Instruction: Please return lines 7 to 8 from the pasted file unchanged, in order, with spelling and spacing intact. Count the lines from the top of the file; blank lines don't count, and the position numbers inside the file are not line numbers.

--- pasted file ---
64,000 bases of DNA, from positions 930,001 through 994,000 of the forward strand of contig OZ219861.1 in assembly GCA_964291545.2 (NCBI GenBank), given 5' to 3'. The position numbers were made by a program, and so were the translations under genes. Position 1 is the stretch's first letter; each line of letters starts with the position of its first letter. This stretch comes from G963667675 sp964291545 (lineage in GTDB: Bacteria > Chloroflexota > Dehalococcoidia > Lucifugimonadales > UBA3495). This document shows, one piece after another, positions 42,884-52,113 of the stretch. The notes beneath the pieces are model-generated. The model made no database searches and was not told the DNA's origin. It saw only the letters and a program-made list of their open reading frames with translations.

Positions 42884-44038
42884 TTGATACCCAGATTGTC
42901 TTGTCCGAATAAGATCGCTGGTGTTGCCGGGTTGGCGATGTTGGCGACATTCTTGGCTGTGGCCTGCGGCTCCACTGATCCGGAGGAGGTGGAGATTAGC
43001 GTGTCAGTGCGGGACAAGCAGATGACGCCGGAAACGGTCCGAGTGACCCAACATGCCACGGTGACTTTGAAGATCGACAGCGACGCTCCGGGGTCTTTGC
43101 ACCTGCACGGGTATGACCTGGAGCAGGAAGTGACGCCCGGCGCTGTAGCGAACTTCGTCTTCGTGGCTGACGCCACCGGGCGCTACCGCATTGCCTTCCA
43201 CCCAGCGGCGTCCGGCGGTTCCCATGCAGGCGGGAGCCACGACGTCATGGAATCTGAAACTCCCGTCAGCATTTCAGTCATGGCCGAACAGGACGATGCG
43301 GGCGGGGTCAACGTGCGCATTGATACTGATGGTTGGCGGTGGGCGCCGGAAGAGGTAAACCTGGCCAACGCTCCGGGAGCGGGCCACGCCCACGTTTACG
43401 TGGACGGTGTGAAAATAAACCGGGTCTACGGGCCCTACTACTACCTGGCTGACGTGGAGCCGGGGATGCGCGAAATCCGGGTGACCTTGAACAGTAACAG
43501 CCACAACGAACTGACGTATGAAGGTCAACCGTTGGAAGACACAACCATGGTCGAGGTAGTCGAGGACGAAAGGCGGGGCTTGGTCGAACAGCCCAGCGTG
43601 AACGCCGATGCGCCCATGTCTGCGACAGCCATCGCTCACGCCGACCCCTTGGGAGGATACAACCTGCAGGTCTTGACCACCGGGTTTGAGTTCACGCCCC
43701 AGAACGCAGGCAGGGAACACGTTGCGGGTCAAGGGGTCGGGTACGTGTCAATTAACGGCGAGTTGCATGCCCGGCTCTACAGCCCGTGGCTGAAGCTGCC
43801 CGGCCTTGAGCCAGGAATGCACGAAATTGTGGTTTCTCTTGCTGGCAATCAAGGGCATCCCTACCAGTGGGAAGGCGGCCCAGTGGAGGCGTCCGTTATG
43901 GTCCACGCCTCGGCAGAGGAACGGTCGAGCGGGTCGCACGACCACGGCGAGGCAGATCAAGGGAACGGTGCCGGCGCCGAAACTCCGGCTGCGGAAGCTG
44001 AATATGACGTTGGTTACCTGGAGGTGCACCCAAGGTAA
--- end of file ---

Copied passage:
43201 CCCAGCGGCGTCCGGCGGTTCCCATGCAGGCGGGAGCCACGACGTCATGGAATCTGAAACTCCCGTCAGCATTTCAGTCATGGCCGAACAGGACGATGCG
43301 GGCGGGGTCAACGTGCGCATTGATACTGATGGTTGGCGGTGGGCGCCGGAAGAGGTAAACCTGGCCAACGCTCCGGGAGCGGGCCACGCCCACGTTTACG